The ACP CSF and 'Cotonou'
The ACP Civil Society Forum reflects and embodies the spirit of the Cotonou Agreement. Cotonou, The Paris Declaration, the Accra Agenda and the Busan Declaration explicitly refer to Civil Society Organisations as independent development actors in their own right.
The ACP CSF and ACP
- The ACP established the ACP Civil Society Forum as the official platform of the African, Caribbean and Pacific Civil Society Organisations and NGO Networks for the ACP-EU Cooperation since 2001, confirming the formal status of the ACP CSF as an "all-ACP Civil Society Forum".
- The ACP Secretariat presented the Plan of Action, Declaration and the Report of the first Forum to the ACP Council of Ministers through the Committee of Ambassadors and these documents were endorsed by the 27th ACP-EU Council of Ministers Meeting in June, 2002.
- The ACP CSF is the legitimate network of Civil Society organisations in the ACP countries that gives effect to the principles of the Cotonou Agreement on the role of Civil Society.
- The ACP has taken charge of the ACP Civil Society Forum from the start. ACP Secretariat authorized, funded and (co-)organized the 3 Forum meetings that have taken place: 2001, 2006, 2009.
- This included inviting participants, issuing tickets, reporting, financial reports, deciding on the agenda of the meetings, hosting Forum meetings in the ACP premises; and the ACP Secretary General delivering the welcome address. The 3 ACP CS Forum meetings were funded through intra-ACP EDF funds.
ACP, EU and the ACP CSF
- EU has a long-standing partnership with Civil Society organisations; in 2012 EU issued new policy guidelines on strengthened support to Civil Society in partner countries.
- EU supports several Civil Society Forums.
- Support to the ACP CSF never included support for institutional infrastructure.
ACP Civil Society Forum
- The performance of the ACP CSF shows a mixed picture, with, in terms of performance indicators, strength and progress in some areas (organizational structure, realizing genuine Civil Society membership, representativeness, communication network) and stagnation under-utilized potential in other areas (activities in relation to objectives, implementation of Forum meetings).
Internal structure and management
- The Forum has a 3-tier organizational structure - the Bureau, and Regional and National Focal Points.
- Its internal structure is appropriate to its identity as an international network and to its objectives.
- ACP Civil Society Forum member organisations are formally designated as the National Focal Points for the ACP CSF in their respective countries.
- Since 2001, the ACP CSF has gradually developed its governance structure. This included, apart from an effective management structure, transparent guidelines on decision-making and democratic procedures for election of the chairperson and regional focal points.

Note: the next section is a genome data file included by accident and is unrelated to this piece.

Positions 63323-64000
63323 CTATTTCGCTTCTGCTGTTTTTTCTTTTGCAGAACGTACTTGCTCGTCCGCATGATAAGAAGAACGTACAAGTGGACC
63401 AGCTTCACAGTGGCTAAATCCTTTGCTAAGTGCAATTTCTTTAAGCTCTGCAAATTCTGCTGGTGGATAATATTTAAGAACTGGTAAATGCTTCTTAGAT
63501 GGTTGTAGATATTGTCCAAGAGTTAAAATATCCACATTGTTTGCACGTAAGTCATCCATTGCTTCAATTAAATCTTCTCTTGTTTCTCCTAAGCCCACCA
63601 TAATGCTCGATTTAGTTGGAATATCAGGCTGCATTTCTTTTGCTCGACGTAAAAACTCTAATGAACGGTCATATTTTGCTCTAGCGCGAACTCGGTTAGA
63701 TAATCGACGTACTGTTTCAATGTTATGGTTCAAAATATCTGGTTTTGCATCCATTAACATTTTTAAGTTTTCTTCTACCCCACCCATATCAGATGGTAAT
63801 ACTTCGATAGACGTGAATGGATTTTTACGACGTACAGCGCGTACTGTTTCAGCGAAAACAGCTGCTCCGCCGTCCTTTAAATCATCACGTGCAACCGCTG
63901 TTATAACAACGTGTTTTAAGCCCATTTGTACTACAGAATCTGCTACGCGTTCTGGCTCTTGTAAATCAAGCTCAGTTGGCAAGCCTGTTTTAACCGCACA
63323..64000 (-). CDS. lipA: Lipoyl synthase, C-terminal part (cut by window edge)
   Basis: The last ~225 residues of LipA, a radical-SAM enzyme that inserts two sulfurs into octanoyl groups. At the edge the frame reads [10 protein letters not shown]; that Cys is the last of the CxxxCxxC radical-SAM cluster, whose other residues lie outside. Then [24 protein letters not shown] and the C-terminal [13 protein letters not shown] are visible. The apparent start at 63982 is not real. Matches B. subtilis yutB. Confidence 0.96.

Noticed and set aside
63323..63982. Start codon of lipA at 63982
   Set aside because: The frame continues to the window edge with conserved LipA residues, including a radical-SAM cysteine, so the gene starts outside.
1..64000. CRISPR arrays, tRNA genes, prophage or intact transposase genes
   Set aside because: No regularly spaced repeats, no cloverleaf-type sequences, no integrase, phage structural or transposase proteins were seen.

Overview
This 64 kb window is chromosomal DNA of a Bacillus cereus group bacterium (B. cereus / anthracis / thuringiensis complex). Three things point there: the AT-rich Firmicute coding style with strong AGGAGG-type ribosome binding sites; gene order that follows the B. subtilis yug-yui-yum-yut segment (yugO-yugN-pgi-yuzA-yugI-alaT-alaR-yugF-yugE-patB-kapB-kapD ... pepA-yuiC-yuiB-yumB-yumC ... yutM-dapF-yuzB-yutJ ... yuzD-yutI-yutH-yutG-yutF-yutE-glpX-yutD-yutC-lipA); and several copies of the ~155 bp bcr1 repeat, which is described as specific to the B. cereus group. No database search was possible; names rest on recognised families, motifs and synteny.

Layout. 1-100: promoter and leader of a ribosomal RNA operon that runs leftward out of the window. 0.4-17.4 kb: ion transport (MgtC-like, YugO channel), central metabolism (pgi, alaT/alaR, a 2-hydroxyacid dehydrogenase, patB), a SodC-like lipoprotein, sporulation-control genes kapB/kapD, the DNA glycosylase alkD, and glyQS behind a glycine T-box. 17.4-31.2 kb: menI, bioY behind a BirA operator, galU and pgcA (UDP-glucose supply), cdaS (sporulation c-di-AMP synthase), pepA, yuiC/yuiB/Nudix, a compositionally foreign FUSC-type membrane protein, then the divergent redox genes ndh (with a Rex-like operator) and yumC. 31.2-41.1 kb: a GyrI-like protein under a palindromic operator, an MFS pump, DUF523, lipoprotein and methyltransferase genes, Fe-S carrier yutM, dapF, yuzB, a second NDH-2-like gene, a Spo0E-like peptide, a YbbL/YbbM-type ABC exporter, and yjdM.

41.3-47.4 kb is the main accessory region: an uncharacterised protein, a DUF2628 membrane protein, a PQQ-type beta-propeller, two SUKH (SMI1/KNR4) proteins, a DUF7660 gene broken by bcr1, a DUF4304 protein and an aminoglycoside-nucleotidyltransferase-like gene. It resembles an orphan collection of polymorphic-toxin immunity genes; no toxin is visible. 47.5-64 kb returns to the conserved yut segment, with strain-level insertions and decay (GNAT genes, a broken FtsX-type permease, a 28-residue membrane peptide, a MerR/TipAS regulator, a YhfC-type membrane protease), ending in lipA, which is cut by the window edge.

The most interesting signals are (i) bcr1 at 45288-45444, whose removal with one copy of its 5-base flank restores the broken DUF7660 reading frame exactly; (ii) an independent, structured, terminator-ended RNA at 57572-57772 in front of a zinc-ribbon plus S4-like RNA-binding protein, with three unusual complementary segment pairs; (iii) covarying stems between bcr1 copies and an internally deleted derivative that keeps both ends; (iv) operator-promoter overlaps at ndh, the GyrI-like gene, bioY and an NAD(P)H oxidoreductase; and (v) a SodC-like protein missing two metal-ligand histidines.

- The ACP CSF Bureau consists of a core team of highly qualified civil society leaders, knowledgeable in their particular sector of expertise, as confirmed by external stakeholders.
- ACP CSF does not have a formal mechanism for exercising accountability. Online consultations are seen as a major channel for informing and consulting members, and this functions well.
Lack of an enabling environment
- Though the ACP CSF was established with a clear mandate, right from the start the ACP CSF lacked a proper implementation mechanism.
- An obstacle in the first years was the fact that many representatives were appointed by governments; the ACP CSF did not yet represent genuine civil society.
- The ACP CSF has never been provided funds for secretarial support. In view of optimal effectiveness of the Forum a modest support structure is recommended. The lack of secretarial support and the lack of continuity of Forum meetings are key factors affecting performance of the ACP CSF.
- Crucial in understanding the internal governance of the ACP CSF is its relation to the ACP. The ACP Secretariat authorizes the organization and funding of Forum meetings and decides on modalities of the meetings, not the ACP CSF. This has right from the start created a structure of dependency, the pros and cons of which have never been validated in an open manner between ACP, ACP CSF and EU.
- Since 2011 the ACP CSF has requested the ACP Secretariat to organise the 4th Forum, so far without positive response. Related to this, the relation with ACP has been increasingly strenuous, and this has eroded the governance framework that resulted from the 3rd Forum.